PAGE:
Welcome to our guide to a scatter brained collection of ten artists from the Stiff Records era, for your enjoyment. Throughout the ten years of Stiff Records from 1976 there were some great signings…
The lanky tunesmith from pub rock perennials Brinsley Schwarz was there at Year Zero for Stiff. His double A-side single ‘So It Goes’/’Heart Of The City’ being the labels first release back in 1976. Although he only ever put out a handful of his own tunes on Stiff ( a four-track EP and one more single), he was a pretty much producer-in-residence during the early days, fashioning gems by the likes of Elvis Costello, Wreckless Eric and The Damned. Indeed, legend has it that it was while working with the latter punks that he earned the nickname Basher, his production style being, “Let’s bash it down now and tart it up later”.
When the Stiff duo of Jake Riviera and Dave Robinson went their separate ways, it was inevitable that Lowe would follow the former, his manager, to the fledgling Radar Records, where he enjoyed his biggest solo success with the hits ‘I Love The Sound Of Breaking Glass’ and ‘Cruel To be Kind’. Still very much involved in the biz, Lowe recently released his first album in three-and-a-half years.
Elvis Costello And The Attractions
The big glasses, weedy record sleeve poses and comedy name were pretty much the essence of Stiff, but anyone dismissing Declan MacManus as a joke artist back in 1977 would feel slightly stupid now. Although his output for the label was limited to the debut album ‘My Aim Is True’ and the fantastic ‘Watching The Detectives’ single, Costello went on to become the most important act ever to be “discovered “ by Stiff. Initially bombarding the label with bedroom demos, Costello was asked to come up with songs for Dave Edwards, but his initial forays into an eight-track studio with producer Nick Lowe proved so successful that he was soon signed up as an artist in his own right. The Elvis image and the lucidity of the man himself were a God send to the label, and Costello became as much a media star as he as a musician. Although considered New Wave, much of ‘My Aim Is True’ has a traditional ‘70s Americana feel, while ‘Alison’ is arguably one of the most beautiful ballads ever written. However, after unveiling his backing band The Attractions on the Live Stiffs package tour in late ’77, Elvis was off with manager Jake Riviera to Radar Records. Costello continues to swap musical hats, releasing a variety of stylised albums over the last quarter of a century, and has just made available a new edition of that Stiff debut, including a bonus disc festooned with all manner of demo extras.
The star that never was, Eric Goulden featured on the first two Stiff package tours, released some wonderful singles (‘Whole Wide World’, ‘Reconnez Cherie’) and some passable albums. Perhaps the gin-sodden raspiness of his voice put many off, but Eric was a true original and one of the label’s nicest geezers. Ill health dogged him for many years, but he was never far from a tiny stage, a Fender guitar and a battered amp. Some may recall him performing under the name Len Brigh Combo in the late ‘80s, and he also turned up as a special guest to Ian Dury on the singer’s last dates. Wreckless Eric playing the London Palladium? Who’d-a thought, eh?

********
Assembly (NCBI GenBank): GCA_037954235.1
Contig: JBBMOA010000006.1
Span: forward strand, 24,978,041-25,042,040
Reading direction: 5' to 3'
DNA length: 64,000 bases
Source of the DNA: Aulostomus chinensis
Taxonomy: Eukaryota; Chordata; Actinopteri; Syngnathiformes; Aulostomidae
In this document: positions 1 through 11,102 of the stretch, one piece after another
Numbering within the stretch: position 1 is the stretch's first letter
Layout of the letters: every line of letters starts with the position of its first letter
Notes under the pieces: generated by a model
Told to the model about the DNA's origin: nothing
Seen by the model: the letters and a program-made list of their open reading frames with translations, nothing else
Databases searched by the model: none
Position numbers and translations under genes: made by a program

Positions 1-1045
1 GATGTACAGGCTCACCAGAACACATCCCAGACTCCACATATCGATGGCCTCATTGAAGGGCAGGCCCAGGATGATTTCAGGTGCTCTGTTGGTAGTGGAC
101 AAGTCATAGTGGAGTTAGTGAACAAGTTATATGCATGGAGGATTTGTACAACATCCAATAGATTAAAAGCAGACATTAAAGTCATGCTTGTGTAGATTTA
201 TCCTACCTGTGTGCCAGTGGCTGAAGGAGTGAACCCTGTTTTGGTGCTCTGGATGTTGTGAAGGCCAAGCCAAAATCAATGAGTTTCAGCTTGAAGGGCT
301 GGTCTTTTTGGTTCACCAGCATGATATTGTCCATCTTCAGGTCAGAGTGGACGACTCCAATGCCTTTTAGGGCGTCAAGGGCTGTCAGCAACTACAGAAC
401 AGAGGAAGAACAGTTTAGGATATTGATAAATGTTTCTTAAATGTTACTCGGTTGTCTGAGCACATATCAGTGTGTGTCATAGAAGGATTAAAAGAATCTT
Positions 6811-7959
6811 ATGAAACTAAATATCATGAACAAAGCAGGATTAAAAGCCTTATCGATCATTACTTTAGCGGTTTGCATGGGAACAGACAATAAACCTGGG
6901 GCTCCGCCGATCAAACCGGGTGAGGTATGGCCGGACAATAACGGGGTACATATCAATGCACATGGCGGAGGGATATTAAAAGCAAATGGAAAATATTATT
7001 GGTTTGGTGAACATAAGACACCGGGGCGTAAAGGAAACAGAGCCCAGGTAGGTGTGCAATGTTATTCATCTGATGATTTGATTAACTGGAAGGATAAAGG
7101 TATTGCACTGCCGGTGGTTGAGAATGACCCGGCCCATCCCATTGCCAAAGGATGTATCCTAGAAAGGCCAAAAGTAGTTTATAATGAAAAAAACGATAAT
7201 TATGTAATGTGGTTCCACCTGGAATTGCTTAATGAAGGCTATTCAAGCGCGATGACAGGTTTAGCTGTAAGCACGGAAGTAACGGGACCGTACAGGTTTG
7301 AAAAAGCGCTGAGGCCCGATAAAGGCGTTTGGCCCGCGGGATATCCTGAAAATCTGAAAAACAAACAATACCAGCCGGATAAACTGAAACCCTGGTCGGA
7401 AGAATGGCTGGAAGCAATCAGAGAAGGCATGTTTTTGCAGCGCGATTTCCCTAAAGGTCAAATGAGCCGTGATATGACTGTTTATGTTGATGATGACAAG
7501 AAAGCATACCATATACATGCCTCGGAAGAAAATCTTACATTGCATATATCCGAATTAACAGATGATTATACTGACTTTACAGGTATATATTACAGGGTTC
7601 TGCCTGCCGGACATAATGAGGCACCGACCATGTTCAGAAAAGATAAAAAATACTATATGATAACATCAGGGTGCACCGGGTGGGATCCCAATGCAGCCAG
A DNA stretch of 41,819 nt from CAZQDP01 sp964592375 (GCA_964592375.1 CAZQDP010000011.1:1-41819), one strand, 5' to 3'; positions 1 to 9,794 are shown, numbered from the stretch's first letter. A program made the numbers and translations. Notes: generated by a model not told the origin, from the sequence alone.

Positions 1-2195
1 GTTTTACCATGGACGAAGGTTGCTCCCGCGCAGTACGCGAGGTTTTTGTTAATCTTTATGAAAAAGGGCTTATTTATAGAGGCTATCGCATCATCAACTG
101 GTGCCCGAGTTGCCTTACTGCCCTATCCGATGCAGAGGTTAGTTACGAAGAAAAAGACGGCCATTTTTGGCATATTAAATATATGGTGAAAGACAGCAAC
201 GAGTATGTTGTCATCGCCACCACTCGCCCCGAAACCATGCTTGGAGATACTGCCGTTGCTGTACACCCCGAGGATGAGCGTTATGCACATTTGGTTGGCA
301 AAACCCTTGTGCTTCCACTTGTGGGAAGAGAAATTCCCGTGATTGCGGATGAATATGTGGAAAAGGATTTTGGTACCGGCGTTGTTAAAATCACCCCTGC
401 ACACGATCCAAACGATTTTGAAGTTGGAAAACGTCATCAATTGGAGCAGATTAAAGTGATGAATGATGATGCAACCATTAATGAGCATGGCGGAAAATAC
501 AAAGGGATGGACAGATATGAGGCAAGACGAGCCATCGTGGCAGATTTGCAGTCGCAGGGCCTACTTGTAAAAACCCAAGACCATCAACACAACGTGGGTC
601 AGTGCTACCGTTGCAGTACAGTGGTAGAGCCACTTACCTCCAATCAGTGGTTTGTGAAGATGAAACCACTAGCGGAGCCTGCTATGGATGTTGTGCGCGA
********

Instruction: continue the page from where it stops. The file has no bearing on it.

Ian Dury & The Blockheads
Oi! Oi! Upminster himself, former art teacher Ian Dury was arguably Stiff’s biggest and best personality. Certainly, his fabulous ‘New Boots And Panties’ album was the label’s first gold disc, the single ‘What A Waste’ their first Top Ten hit, and its follow-up ‘Hit Me With Your Rhythm Stick’ their first Number One. And we haven’t even mentioned the unofficial stiff anthem, ‘Sex & Drugs & Rock & Roll!’ yet! But even people who’d never heard his music knew the name.
Initially frontman of pub rockers (or even pub jazzers?) Kilburn & The High Roads, Dury’s Cockney odes were irresistible, a glorious blend of Charles Dickens and Gene Vincent. A childhood victim of polio, Dury came relatively late to the music game, but was immediately singled out as one of the most individual talents in Britain. But would he have got as far as he did without the formidable Blockhead, the loosest limbed back-up band in history, a posse who could turn their hand to almost any musical style – indeed, during a court battle between Holly Johnson and his paymasters in the late ‘80s, it was revealed that The Blockheads played most of the instruments on Frankie Goes To Hollywood records.
The hits may have dried up, but Dury continued to crop up with a new record every now and then, not to mention scores of TV and movie appearances/ He also hosted a short-lived ITV chat show at one point. Reunited with The Blockheads in 1999, the resulting album ‘ Mr Love Pants’ was an assured return to the form of his early days, but sadly he succumbed to cancer in March of last year.
Cartoon punks to many, but there’s no denying the power and thrill of The Damned’s early days. ‘New Rose’ and ‘Neat Neat Neat’ (both produced by Nick Lowe) were among Stiff’s first 10 releases, and although neither troubled the charts they are now considered pioneering punk classics. In true legend fashion, the band were formed when Chris Millar (aka drummer Rat Scabies) and Ray Burns (aka guitarist/bassist Captain Sensible) were working as toilet cleaners at Croydon Fairfield Halls, but it was the addition of Gothic figurehead Dave Vanian and relatively normal guitarist Brian James that completed the picture.
Curiously, it was the solo Captain who first tasted chart greatness, hitting No.1 in 1982 with his version of ‘Happy Talk’ from the Rogers & Hammerstein musical ‘South Pacific’. He left the fold, only to return, leave, return, leave and return again over the years. Still plodding on today, the most recent incarnation of The Damned features former Sisters of Mercy starlet Patricia Morrison.